Conflict In School And How To Address It
Conflict in school can be a major thorn on your side if not swiftly dealt with. Imagine going an entire school year at odds with a fellow teacher - that’d be a miserable amount of time working alongside someone who just grinds your gears.
But there are methods for dealing with teachers you aren’t getting along with. It won’t be easy, but for the sake of a peaceful work environment, it’ll definitely be worth it - for both you and the students.
7 Ways To Handle Conflict In School With Other Teachers
#1 Focus On The Problem And Not The Person
There’s no quicker way to incite a problem than by pointing the blame. The second a person feels attacked, they’re going to respond with fire. So don’t make things worse by saying “this is all your fault because…” Instead, slow things down and talk about the actual problem itself.
And make sure you accept blame where it matters. When you diffuse responsibility for an issue like this, you cool down what is likely a heated situation, and help pave the way for a mature discussion about what’s going on between you and another person.
#2 Get A Mediator For Your Conflict In School
Keeping a cool head in an argument is no easy task. The best thing you can do is get someone else (someone above, ideally) to mediate for you instead. This will add a sense of impartiality, which can help keep the conversation more level-headed. Try to keep in mind that their main job is to facilitate problem-solving, and not do it for you. You’ve still got to talk to the other person and resolve the issue like an adult, so don’t just expect others to fix this for you.
#3 Focus on Outcomes
To help keep attention on what’s important, discuss how the conflict is affecting your work environment. For one thing, conflict in school leads to discomfort amongst staff who are “in the know” of your problem, which stifles good and positive communication amongst them. Plus, the bad mood it fosters is inevitably going to hurt the students of the teachers involved as well.
It can be easy to overlook these consequences as your anger and frustration blind you. But if you make sure to bring these issues up, it’ll be easier to keep the big picture in mind as you try to resolve things.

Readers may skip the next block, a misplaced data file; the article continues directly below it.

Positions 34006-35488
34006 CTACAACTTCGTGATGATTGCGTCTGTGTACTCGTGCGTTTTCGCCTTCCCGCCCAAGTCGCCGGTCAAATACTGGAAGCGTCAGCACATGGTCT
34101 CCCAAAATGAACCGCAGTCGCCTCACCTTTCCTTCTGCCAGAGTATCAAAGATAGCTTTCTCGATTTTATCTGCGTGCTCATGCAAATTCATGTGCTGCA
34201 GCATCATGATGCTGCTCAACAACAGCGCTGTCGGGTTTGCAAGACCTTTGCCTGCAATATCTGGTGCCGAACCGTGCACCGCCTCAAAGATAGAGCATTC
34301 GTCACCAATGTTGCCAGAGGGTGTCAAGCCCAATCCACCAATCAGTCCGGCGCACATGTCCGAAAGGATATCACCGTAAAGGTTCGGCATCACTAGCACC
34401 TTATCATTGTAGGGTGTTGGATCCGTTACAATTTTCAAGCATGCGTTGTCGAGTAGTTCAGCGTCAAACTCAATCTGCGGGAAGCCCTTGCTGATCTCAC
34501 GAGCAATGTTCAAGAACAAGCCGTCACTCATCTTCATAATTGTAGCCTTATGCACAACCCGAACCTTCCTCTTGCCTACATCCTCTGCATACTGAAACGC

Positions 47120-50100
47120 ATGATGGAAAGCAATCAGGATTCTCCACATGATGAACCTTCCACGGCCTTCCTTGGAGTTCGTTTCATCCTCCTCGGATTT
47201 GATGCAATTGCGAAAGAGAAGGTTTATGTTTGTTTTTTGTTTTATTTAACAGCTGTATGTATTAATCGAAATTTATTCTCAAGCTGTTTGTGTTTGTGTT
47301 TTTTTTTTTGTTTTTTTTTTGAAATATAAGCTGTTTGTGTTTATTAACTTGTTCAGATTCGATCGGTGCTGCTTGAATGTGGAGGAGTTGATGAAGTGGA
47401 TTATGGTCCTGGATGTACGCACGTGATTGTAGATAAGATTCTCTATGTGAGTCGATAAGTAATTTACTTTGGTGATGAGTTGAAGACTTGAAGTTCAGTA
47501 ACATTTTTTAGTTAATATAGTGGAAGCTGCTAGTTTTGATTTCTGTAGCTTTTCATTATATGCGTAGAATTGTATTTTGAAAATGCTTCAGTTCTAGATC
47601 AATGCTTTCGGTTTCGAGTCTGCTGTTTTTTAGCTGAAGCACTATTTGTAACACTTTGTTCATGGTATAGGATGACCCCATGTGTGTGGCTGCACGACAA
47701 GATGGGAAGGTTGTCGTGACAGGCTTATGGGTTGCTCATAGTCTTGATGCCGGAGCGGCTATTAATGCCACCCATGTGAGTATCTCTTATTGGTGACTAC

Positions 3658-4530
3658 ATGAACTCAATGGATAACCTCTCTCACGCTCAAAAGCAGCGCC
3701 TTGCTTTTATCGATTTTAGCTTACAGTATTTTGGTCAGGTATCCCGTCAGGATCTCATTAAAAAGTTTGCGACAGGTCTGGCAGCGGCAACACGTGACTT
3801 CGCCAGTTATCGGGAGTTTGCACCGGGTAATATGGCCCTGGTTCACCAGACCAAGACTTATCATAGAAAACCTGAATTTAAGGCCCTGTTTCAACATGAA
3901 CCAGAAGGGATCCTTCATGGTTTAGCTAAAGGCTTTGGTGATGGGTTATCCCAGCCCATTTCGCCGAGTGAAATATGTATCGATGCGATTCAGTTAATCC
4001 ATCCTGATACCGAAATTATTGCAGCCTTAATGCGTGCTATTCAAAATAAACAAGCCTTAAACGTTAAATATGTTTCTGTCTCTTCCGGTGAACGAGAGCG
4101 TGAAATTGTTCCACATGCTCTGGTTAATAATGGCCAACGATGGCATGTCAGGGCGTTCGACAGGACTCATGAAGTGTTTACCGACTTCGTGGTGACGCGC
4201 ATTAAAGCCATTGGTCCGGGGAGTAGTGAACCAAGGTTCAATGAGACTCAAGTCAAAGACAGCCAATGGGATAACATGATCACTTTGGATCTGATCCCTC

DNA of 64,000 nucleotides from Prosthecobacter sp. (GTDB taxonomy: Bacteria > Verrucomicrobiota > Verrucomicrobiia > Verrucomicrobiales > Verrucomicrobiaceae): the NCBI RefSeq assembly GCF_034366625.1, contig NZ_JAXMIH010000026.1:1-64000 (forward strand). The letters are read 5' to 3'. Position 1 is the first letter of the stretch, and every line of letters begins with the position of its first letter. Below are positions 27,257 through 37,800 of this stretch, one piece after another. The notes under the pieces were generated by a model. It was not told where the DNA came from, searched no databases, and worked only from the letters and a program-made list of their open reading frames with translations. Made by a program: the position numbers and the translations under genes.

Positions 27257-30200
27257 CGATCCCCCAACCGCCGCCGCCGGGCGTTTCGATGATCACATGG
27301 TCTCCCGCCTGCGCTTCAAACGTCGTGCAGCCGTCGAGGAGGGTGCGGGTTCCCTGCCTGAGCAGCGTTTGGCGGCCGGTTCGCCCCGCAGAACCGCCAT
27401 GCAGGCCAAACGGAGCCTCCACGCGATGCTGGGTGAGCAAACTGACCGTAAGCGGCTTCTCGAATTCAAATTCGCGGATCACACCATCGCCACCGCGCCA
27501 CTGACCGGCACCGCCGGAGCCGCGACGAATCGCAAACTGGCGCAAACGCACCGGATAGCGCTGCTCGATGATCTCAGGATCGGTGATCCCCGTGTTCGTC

#4 Be Heard Separately
During a conflict, it can be hard to listen to the other person without feeling the need to defend yourself. To minimize the desire to lash out defensively, set up one-on-one’s with your mediator, and tell them your story during that time. You’ll have an easier time sharing your side of things if you aren’t defending your actions in real-time with the person you’re in conflict with.
#5 Use 3rd-Person Storytelling to Stay Calm
It can be helpful to tell your story from a more detached perspective. So rather than “I was upset when he/she did this…” instead, try out “Teacher X became upset when teacher Y did this…” This will create some mental distance from your emotions, and allow you to focus on the events and problem more calmly.
#6 Agree to Accountability and Follow Up
Once you’ve gotten past the hump of anger, and agree to some kind of solution, ask your mediator to check up on things a few weeks down the line. If you know a lack of progress will be known to another person, you’ll feel more compelled to stick to your guns and actually try to solve your problem.
#7 Don’t Expect Perfection With Conflict in School
Remember that your goal isn’t friendship or anything like that. As a professional teacher, you only need to get along with your co-workers - nothing more. Sure, it’d be nice if you could be all buddy-buddy, but it’s best to keep a realistic perspective and simply get from “not getting along” to at least “we don’t get in each other’s way.”
Because in reality, sometimes conflict arises from simple personality differences. You can’t do much about that other than create strategies to minimize the negative effects of it. But still, that’s much better than quietly fuming and letting both you and your students suffer from your personal dilemmas.
Keep Your Eyes on the Prize
Your students are the ones that hurt the most from a conflict with a fellow teacher or staff member. And the best way to keep them happy is to resolve all problems as quickly as possible.
The second best way to keep them happy is by making sure they’re capable of keeping up with your classroom. And you can help them with that by providing tools like KeyboardingOnline, which will make it easier for them to improve their typing skills, complete their work, and communicate digitally as well.